Beware Of AMD's Head And Shoulders Formation

| About: Advanced Micro (AMD)
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AMD has formed a head and shoulders formation creating concerns for active traders/investors.

The macro backdrop and heightened likelihood of a market correction poorly positions investors who have a cost basis above $12.50.

Unfortunately, AMD sits in all the categories where investment managers would look to rotate out of (small cap, tech, momentum).

As such, we anticipate near-term volatility driven by market fundamentals while business fundamentals remain largely intact.

Investors should be aware of these external risks and should hedge accordingly, or should strategically add positions following a broad market correction.

AMD (NASDAQ:AMD) is hovering near multi-year highs. And while the underlying investment thesis has not changed, the degree to which the stock price may correct in a broad-based market correction should be addressed.

To directly address the reader's comment: I weigh the likelihood of a pullback highly likely though it's not attributed to AMD's core business fundamentals, but rather market fundamentals.

Expectations have gotten a little too carried away on Trump's tax reform, border adjustment tax, and stimulus spending. Absent of meaningful legislation, the market looks a little frothy, and it's extremely likely that fund managers will trim momentum names.

Addressing near-term volatility to small-cap tech

The over exposure to technology creates inherent risk, as implied in the March Fund Manager survey released today (March 21 st) by Bank of America Merrill Lynch (below).

Source: BofAML

Given AMD's astronomical performance in the past year, it seems like an opportune time for active day traders to bag whatever profits they do have, and move to the sidelines. This is not a recommendation to short AMD shares, as it's directionally incorrect with business fundamentals.

I stand by my fundamental thesis because the business has yet to fully price-in material earnings/sales growth. I've seen countless traders/investors lose money on shorting growth/momentum stocks (Netflix (NASDAQ:NFLX), Tesla (NASDAQ:TSLA) and Facebook FB)) just to name a few. It's not a sustainable strategy because long-term risk/reward invariably favors the bulls as growth stocks typically trade on forward sales/earnings momentum.

Furthermore, there are tons of publicly traded companies with problematic business fundamentals that would decline even quicker over the course of a 10% to 15% market correction. I intend to publish short ideas that are actionable on a two-week to four-week basis at Cho's Tech Research to take advantage of shifting asset allocations.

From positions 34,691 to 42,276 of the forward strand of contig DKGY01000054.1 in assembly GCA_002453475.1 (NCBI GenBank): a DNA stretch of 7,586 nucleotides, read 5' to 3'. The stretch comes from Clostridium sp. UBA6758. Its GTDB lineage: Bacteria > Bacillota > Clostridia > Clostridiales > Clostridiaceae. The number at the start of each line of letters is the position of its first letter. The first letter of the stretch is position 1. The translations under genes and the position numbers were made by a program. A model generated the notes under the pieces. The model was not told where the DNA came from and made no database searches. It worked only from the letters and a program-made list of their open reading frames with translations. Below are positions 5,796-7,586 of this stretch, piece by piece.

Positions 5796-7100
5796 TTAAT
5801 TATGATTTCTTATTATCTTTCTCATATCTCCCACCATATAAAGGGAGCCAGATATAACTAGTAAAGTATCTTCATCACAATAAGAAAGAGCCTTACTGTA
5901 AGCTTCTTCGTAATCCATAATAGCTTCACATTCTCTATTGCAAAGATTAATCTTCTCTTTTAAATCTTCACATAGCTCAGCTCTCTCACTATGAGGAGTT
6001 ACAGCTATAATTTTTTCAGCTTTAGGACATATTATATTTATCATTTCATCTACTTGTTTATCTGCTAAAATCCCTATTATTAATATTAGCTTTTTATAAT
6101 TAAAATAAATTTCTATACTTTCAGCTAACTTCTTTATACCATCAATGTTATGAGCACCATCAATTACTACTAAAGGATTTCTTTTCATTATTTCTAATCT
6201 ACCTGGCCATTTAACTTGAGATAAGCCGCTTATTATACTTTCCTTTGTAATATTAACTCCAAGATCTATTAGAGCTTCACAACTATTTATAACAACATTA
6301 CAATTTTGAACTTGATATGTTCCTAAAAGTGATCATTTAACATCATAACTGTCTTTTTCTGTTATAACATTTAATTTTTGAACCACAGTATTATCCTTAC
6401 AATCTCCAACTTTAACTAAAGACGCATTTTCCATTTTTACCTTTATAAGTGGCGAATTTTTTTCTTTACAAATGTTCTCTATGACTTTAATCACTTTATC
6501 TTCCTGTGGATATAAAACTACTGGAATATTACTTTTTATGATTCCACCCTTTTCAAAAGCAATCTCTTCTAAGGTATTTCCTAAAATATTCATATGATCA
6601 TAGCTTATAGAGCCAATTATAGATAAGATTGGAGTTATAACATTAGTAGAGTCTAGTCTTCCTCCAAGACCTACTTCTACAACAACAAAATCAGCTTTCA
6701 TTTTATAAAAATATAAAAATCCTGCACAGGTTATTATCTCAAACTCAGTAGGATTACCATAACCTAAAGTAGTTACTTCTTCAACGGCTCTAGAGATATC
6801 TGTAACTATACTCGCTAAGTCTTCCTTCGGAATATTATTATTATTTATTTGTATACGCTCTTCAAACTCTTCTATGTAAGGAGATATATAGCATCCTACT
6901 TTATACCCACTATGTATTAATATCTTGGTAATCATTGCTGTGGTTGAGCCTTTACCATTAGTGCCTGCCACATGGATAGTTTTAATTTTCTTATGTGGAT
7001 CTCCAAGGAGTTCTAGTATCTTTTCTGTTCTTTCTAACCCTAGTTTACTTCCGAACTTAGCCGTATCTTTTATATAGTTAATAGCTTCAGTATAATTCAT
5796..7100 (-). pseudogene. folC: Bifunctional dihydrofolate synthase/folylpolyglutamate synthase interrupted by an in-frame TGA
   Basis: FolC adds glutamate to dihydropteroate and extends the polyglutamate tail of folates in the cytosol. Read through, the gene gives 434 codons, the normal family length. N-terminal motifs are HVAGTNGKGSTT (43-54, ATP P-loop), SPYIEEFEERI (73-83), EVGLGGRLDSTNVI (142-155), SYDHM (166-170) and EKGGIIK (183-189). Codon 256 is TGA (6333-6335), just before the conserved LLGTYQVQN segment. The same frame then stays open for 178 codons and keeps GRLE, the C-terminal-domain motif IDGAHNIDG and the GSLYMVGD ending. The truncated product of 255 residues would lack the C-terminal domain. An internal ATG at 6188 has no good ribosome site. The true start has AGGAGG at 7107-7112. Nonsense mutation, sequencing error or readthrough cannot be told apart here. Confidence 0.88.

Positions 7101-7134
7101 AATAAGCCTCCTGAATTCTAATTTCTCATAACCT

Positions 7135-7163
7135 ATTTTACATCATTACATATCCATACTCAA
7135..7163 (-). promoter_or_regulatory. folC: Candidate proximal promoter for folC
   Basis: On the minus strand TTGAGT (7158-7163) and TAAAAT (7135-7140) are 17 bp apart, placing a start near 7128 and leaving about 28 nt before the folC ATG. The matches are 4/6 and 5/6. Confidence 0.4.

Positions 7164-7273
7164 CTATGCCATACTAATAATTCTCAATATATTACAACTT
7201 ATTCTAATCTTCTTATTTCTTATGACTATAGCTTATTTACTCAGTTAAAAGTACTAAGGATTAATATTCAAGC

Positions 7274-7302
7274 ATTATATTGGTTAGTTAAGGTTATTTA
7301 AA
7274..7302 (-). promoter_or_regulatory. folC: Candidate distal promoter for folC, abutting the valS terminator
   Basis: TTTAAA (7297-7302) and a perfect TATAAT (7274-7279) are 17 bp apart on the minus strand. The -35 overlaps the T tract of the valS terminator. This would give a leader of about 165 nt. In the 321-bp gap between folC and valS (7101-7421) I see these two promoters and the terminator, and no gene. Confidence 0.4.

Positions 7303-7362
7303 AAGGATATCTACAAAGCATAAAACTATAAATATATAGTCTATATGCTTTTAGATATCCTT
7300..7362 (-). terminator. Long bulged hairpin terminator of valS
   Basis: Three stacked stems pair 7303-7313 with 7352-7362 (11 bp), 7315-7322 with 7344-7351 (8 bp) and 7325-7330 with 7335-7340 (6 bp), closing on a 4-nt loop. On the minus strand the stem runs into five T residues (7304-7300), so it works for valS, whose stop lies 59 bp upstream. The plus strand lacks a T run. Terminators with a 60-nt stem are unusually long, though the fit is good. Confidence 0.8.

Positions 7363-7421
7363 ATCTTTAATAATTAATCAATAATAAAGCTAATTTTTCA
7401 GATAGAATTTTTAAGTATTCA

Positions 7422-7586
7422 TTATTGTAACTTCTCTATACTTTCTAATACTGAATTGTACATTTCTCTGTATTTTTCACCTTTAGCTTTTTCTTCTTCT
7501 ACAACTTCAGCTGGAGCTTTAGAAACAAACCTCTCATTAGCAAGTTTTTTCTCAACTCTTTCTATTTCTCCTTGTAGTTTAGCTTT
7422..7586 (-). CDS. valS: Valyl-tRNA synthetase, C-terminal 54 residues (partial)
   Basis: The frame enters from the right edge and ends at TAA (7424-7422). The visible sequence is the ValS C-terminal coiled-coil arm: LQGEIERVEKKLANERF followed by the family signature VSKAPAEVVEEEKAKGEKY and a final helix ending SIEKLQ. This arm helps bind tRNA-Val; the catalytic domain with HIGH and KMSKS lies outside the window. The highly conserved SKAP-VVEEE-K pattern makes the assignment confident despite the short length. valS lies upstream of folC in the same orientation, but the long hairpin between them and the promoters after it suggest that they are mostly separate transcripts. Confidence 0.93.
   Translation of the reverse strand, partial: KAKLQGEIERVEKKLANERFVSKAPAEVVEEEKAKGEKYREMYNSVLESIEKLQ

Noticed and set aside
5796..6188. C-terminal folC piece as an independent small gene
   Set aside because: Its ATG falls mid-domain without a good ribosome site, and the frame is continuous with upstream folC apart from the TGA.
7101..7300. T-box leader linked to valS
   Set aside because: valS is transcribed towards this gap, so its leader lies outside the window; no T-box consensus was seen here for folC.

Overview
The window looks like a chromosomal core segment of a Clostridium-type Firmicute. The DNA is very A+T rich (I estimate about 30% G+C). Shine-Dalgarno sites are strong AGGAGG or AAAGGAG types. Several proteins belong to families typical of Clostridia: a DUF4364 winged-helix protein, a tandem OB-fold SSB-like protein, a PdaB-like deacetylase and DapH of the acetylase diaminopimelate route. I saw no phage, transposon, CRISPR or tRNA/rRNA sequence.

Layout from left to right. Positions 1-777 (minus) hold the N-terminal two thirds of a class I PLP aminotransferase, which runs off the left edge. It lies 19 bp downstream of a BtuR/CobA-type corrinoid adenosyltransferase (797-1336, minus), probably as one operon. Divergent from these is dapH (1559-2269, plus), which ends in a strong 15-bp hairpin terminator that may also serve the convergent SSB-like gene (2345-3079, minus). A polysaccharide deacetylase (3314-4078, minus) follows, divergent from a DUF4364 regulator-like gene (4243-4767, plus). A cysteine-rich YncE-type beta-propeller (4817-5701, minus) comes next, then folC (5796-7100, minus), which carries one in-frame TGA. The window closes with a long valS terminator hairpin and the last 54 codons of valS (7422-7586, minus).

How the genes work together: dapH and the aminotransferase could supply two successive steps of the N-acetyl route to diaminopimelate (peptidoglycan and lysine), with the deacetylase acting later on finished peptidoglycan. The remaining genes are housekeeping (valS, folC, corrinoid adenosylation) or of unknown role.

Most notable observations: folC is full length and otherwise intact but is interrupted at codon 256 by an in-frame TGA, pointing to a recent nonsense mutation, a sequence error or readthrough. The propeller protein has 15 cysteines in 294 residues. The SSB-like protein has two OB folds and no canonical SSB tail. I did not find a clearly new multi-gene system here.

Source: TC 2000

Though, I'm not a pure technical analyst, I do acknowledge that there are risks to this trade set-up as it would only add conviction to a sell off. The stock is hovering dangerously close to the 20-Day Moving Average and is more likely to move toward the $12.46 neckline of the head and shoulder formation, assuming expectations of a market correction fully materialize.

Keep in mind, long-term investors may not want to participate in active re-allocation (whether it be for tax purposes or so forth). In that case, buying AMD on dips makes much more sense as the underlying growth thesis seems intact and valuation in a scenario of rapidly expanding earnings/sales implies substantial upside.

However, if investors do panic, and we do witness a sell-off - those on the sidelines may finally regain another window of opportunity to make a strategic re-entry into AMD.

Keep in mind, I'm not the only person raising concerns over broad macro issues. The economists/sector analysts at Credit Suisse came out with a market report reasserting what we mostly know, but don't want to acknowledge.

The key highlight from the 31 page Credit Suisse report:

In this context, we have grown a bit more concerned about the possibility of a near-term pullback in US equities, particularly given our economists' view that global IP (industrial production) momentum may modestly tick lower in the short term (which could raise concerns about the health of the economy in the minds of investors) and our view that investor expectations for stock market friendly legislation out of Washington (corporate tax reform, infrastructure spending) will continue to be dampened (our own view is that there is a decent chance a smaller package will get done on corporate tax, but in 1Q18 at the earliest; we doubt that anything will get done on infrastructure).